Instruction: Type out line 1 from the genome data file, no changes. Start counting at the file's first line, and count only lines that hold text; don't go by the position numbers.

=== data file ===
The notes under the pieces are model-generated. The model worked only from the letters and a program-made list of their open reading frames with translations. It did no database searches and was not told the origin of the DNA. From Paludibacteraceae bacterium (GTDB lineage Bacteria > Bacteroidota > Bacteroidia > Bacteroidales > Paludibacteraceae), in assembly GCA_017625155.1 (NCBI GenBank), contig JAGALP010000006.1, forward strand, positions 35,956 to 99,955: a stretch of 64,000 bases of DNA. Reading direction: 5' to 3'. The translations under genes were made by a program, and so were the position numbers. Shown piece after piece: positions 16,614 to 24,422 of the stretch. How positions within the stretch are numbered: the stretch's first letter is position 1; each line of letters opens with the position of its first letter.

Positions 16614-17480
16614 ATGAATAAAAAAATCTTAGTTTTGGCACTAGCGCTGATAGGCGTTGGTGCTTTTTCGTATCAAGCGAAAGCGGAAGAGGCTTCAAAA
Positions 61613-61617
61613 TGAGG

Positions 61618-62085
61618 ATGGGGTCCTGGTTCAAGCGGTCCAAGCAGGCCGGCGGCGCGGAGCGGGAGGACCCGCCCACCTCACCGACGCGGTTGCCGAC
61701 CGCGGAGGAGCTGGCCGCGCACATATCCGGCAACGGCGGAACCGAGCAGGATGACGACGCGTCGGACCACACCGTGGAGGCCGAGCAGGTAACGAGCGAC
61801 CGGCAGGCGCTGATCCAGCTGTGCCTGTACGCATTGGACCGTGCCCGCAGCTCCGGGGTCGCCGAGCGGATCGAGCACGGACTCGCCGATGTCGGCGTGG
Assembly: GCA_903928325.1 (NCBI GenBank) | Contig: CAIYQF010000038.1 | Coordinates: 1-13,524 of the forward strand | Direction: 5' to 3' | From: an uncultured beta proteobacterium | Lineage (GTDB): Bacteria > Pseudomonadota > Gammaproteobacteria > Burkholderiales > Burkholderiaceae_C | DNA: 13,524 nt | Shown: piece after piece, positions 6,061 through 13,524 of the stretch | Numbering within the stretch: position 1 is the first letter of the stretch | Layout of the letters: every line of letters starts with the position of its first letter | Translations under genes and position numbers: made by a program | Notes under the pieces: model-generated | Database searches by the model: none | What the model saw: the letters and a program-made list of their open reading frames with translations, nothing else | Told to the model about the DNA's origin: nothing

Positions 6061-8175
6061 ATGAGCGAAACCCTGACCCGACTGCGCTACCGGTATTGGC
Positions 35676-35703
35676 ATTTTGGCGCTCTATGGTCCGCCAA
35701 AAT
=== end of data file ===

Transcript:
The notes under the pieces are model-generated. The model worked only from the letters and a program-made list of their open reading frames with translations. It did no database searches and was not told the origin of the DNA. From Paludibacteraceae bacterium (GTDB lineage Bacteria > Bacteroidota > Bacteroidia > Bacteroidales > Paludibacteraceae), in assembly GCA_017625155.1 (NCBI GenBank), contig JAGALP010000006.1, forward strand, positions 35,956 to 99,955: a stretch of 64,000 bases of DNA. Reading direction: 5' to 3'. The translations under genes were made by a program, and so were the position numbers. Shown piece after piece: positions 16,614 to 24,422 of the stretch. How positions within the stretch are numbered: the stretch's first letter is position 1; each line of letters opens with the position of its first letter.